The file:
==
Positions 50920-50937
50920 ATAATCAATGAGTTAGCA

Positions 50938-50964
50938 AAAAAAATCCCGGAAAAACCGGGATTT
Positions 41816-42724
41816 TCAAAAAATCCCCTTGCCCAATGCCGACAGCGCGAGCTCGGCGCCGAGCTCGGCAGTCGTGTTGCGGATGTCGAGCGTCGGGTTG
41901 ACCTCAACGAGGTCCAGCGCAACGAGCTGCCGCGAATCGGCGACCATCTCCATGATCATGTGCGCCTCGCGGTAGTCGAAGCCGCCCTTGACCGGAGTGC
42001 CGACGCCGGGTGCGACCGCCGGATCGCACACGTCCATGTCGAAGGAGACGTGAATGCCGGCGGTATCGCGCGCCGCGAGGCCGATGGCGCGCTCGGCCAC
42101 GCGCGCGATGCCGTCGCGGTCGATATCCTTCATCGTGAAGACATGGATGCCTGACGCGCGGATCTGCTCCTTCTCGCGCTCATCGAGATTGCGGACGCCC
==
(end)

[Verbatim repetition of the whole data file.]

Positions 50920-50937
50920 ATAATCAATGAGTTAGCA

Positions 50938-50964
50938 AAAAAAATCCCGGAAAAACCGGGATTT
Positions 41816-42724
41816 TCAAAAAATCCCCTTGCCCAATGCCGACAGCGCGAGCTCGGCGCCGAGCTCGGCAGTCGTGTTGCGGATGTCGAGCGTCGGGTTG
41901 ACCTCAACGAGGTCCAGCGCAACGAGCTGCCGCGAATCGGCGACCATCTCCATGATCATGTGCGCCTCGCGGTAGTCGAAGCCGCCCTTGACCGGAGTGC
42001 CGACGCCGGGTGCGACCGCCGGATCGCACACGTCCATGTCGAAGGAGACGTGAATGCCGGCGGTATCGCGCGCCGCGAGGCCGATGGCGCGCTCGGCCAC
42101 GCGCGCGATGCCGTCGCGGTCGATATCCTTCATCGTGAAGACATGGATGCCTGACGCGCGGATCTGCTCCTTCTCGCGCTCATCGAGATTGCGGACGCCC